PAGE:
Geofiction In Science Fiction
Using Geofiction in Science Fiction
Arthur C. Clarke. Frank Herbert. H.P. Lovecraft. Isaac Asimov. Some of the greatest science fiction writers in history, writers who have produced some of the most memorable sci-fi works of literature ever written, have all at one point or another made extensive use of geofiction as a foundation of their writing. This more than anything reveals the strong connection between science fiction as a genre and geofiction as a hobby and art in and of itself.
There is a tendency to think of geofiction as just a hobby, but as the authors above show, you can take geofiction to entirely new levels. Science fiction is one genre that allows you to do just that - which is why it is one of the most popular genres to use with the hobby.
This article is a guide to using geofiction in science fiction works to enrich one's work and give it a vibrant, realistic foundation.
Science Fiction and Geofiction
Good science fiction, be it a novel or a movie, does not necessarily have to have geofiction - or, a process by which someone creates a fictional world as a backdrop to a story or a project in and of itself - incorporated into it. But, most science fiction out there does, for good reason.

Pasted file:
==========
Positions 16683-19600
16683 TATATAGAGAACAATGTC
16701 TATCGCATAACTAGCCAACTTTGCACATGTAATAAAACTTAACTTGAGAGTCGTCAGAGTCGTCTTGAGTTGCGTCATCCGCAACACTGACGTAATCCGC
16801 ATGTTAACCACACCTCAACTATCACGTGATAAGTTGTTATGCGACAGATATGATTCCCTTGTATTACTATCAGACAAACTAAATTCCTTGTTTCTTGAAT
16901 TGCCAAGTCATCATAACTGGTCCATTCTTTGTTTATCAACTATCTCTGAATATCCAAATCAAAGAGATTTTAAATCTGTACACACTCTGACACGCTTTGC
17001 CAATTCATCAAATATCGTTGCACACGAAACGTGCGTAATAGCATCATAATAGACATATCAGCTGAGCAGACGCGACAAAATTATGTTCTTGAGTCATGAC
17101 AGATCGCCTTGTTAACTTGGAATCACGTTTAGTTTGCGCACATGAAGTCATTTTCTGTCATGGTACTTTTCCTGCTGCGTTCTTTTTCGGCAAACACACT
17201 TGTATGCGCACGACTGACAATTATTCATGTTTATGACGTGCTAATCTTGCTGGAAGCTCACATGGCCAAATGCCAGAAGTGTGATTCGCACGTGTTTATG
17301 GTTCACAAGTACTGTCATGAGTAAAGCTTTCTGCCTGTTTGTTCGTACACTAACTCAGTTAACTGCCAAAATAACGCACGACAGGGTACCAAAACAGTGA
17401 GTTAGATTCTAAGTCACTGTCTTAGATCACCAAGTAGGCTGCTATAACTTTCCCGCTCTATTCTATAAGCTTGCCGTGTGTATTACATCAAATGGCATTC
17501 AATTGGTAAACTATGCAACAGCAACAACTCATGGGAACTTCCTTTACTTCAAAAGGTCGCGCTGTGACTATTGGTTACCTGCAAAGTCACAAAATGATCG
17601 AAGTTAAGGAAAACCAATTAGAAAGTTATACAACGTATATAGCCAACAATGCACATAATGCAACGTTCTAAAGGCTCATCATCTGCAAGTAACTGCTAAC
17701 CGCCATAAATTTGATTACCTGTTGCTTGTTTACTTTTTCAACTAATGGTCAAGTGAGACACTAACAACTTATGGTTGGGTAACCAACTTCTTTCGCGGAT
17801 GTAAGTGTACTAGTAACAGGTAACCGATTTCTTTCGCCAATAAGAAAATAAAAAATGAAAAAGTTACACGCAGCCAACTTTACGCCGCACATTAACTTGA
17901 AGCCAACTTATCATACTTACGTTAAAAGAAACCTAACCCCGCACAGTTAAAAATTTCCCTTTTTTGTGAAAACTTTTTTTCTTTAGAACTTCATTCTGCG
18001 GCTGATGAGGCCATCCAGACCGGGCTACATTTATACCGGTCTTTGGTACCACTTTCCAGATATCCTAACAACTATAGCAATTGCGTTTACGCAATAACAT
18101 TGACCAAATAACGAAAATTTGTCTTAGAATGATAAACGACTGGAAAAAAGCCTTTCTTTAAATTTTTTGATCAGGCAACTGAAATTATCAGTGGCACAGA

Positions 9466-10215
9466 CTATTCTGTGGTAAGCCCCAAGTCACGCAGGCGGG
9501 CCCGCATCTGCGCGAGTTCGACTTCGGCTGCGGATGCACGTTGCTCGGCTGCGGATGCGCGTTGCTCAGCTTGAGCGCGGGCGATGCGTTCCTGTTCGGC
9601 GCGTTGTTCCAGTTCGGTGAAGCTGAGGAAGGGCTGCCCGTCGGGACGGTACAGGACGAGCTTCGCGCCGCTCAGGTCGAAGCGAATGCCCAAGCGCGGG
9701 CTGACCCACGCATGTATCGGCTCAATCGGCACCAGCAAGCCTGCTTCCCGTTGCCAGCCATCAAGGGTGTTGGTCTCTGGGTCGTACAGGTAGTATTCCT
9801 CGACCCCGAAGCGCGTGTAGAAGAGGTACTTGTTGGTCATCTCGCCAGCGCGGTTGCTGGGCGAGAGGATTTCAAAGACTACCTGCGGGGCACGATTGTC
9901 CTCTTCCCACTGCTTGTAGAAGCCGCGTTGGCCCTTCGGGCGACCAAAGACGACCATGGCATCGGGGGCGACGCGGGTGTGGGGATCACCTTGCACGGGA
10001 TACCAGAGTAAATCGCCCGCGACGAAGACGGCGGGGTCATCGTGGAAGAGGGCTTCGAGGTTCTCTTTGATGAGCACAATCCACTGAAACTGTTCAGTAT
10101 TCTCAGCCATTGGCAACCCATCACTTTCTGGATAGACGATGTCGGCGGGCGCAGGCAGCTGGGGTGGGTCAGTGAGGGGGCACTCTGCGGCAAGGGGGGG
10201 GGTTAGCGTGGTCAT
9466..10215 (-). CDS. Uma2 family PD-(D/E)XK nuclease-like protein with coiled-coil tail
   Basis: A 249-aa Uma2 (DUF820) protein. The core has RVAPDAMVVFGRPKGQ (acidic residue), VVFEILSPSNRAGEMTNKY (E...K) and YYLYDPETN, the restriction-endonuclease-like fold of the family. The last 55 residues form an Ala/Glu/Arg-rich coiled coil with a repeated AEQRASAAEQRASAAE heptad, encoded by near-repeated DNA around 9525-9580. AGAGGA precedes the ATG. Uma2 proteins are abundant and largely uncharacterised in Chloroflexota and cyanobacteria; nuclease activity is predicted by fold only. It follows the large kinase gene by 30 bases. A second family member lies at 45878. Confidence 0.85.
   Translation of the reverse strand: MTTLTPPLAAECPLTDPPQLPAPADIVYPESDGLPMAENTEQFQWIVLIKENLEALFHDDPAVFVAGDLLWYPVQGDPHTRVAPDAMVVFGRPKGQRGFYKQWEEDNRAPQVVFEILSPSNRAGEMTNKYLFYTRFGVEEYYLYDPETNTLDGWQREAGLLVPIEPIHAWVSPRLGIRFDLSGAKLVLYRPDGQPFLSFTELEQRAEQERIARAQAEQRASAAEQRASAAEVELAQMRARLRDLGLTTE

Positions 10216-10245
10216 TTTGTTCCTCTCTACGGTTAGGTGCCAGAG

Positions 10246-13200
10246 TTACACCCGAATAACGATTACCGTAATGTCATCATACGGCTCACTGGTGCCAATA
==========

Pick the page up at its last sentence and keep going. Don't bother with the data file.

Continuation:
Science fiction often involves extraterrestrial, supernatural, or otherwise futuristic concepts and characteristics, like time travel, interstellar travel, exotic and advanced architecture, intelligent beings, and other components of life that we do not see everyday here on earth. Therefore, to create all of this, it's necessary to have a world that allows such a detour away from reality.
Using Geofiction in the Genre
I will use space travel as one example of using geofiction. The only other terrestrial body to which humans have been is the moon, so space travel in today's world is pretty nonexistent. But, using geofiction, you can make space travel a key component of a story that moves beyond reality's current limitations.
Star Trek is a classic example of this. The crew of the Enterprise routinely stops over at various exotic locations, and travels to planets, galaxies, stars, and other places in the universe that largely don't exist. But, geofiction allows them to exist and is the process by which a writer creates these far-off worlds, complete with alien terrain, culture, and civilization. Spock comes from the planet Vulcan because some writer decades ago wrote down a description of what Vulcan looked like - before the planet even "existed".
In short, using geofiction is taking a concept and making it possible by giving it a reality or environment. Creating planets, galaxies, or even alternate dimensions allows things like interstellar travel and time travel to exist. This is why geofiction is such an important part of the science fiction genre.